Optimising Drug Dosing Regimens in Paediatric Liver Disease Using Experimentally-Derived Simulation Tools

  • Martyn Howard

Student thesis: Phd


Special and orphan disease populations are at higher risk of adverse drug reactions or ineffective treatment because of the lack of evidence-based recommendations for optimal drug dosing. This is particularly evident in paediatric populations with comorbidities, such as liver disease. Ideally, clinical trials should address these short fallings, however, financial viability, time constraints and ethical considerations hinder studies in these small groups of patients. Whilst precision medicine is not a new concept, the advancement of in silico modelling, for example physiologically based pharmacokinetic (PBPK) models, has provided the necessary tools to inform drug labelling. Nevertheless, in its current form it is not sufficient for stratified dosing unless the systems data required to develop robust PBPK models are obtained for each population. LC-MS/MS based proteomic analysis of 43 control paediatric liver samples (foetal-17 years) and 25 biliary atresia diseased paediatric liver samples (n=14, neonate; n=11, infant) was carried out to establish the absolute abundance of cytochrome P450 (CYP) and UDP-glucuronosyltransferase (UGT) enzymes and transporter proteins in relation to adult liver samples.Current PBPK models were used to validate the control paediatric dataset. Although absolute abundance values differed, the abundance relative to adults were consistent across the age ranges. This data emphasised the age-dependent patterns of CYP and UGT maturation, with many enzymes reaching only 20% of adult values in neonates before rapidly increasing to 50-90% of adult values in infants and children (2-11 years). The disparity between paediatric and adult values were further emphasised in diseased paediatric samples. Ontogeny of proteins was delayed in biliary atresia samples, with many proteins expressing 6 to >1000- fold lower compared to age-matched populations. This has the potential to impact the liver’s ability to effectively metabolise many drugs and could result in adverse drug reactions or ineffective treatment, leading to further complications. The data in this study, to our knowledge, is the first comprehensive quantification of relevant drug metabolising enzymes and transporters in biliary atresia. This lays the foundation for the development of in silico populations of paediatric biliary atresia patients to assess optimal drug dosing strategies and inform drug labelling.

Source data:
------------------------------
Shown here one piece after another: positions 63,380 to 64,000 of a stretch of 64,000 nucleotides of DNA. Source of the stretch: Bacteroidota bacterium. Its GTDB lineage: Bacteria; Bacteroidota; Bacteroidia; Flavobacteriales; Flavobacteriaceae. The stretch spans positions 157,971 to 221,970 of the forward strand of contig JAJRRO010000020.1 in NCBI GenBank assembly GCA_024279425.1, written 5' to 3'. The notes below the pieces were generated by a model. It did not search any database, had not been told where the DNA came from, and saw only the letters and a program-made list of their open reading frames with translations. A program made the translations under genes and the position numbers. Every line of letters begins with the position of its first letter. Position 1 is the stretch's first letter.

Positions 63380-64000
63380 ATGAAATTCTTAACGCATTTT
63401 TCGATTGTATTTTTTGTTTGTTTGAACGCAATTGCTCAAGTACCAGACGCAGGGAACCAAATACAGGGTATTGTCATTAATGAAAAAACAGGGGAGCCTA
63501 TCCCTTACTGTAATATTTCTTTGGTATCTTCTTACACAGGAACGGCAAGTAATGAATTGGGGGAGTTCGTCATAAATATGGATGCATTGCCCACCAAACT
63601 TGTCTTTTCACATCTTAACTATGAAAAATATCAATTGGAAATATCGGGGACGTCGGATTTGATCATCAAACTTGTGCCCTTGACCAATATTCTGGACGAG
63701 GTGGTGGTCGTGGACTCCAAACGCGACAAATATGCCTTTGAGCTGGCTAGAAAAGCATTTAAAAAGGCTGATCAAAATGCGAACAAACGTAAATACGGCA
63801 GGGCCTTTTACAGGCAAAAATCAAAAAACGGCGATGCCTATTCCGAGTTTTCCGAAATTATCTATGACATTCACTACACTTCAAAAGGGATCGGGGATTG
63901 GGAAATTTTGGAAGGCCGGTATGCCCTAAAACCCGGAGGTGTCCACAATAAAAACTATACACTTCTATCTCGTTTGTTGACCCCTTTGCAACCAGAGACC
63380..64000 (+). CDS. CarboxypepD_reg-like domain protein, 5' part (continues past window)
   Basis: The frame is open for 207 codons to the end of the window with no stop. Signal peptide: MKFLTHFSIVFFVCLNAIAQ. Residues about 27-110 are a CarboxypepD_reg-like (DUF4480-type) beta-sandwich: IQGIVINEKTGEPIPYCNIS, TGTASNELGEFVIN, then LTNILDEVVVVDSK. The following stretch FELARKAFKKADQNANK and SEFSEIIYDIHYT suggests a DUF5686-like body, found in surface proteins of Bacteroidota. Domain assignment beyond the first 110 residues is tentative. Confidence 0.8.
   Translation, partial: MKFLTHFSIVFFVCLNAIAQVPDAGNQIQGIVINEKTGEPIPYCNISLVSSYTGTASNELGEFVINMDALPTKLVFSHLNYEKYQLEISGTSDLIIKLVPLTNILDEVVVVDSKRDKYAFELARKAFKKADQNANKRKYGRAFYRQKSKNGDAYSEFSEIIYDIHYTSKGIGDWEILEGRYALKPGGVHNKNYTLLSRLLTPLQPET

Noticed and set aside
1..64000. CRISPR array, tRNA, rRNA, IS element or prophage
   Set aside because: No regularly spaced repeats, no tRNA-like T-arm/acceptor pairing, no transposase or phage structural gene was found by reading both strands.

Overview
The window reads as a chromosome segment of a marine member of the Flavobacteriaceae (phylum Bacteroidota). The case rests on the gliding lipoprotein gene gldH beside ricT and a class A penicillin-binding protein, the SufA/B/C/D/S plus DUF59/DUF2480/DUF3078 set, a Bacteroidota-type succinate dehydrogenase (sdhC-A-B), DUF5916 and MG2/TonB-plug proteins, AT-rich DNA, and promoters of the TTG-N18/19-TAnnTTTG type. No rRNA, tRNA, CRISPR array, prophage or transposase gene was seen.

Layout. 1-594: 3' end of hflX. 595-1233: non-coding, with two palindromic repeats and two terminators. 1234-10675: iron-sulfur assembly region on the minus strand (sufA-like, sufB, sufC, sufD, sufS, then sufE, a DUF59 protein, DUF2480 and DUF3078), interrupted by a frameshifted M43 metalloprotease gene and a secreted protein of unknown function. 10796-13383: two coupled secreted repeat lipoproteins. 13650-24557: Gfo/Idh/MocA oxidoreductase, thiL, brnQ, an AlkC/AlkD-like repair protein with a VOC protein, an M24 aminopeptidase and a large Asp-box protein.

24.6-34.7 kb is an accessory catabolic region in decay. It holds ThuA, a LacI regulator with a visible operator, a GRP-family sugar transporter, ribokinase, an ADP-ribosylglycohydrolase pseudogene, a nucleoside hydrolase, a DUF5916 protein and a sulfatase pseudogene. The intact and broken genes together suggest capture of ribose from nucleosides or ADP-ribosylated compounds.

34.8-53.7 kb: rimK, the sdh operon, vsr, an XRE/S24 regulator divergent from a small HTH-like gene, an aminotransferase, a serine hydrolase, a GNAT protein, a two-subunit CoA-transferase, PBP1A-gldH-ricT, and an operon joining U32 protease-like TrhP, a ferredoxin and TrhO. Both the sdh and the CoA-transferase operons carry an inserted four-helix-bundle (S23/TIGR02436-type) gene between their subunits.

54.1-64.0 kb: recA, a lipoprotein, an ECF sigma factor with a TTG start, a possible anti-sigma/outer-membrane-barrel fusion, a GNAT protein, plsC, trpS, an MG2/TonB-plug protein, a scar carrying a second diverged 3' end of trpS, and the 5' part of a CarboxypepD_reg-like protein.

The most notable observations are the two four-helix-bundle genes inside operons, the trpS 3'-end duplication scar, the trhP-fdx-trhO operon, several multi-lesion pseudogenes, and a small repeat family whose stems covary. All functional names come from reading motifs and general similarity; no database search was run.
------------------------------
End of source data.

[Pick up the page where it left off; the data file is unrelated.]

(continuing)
Date of Award31 Dec 2020
Original languageEnglish
Awarding Institution
  • The University of Manchester
SupervisorJill Barber (Supervisor) & Amin Rostami-Hochaghan (Supervisor)


  • In silico
  • Protein
  • Liver
  • Ontogeny
  • Pharmacokinetics
  • Comorbidities
  • Transporters
  • Liver Disease
  • CYP
  • Paediatric
  • Biliary Atresia
  • UGT
  • PBPK
  • Metabolism

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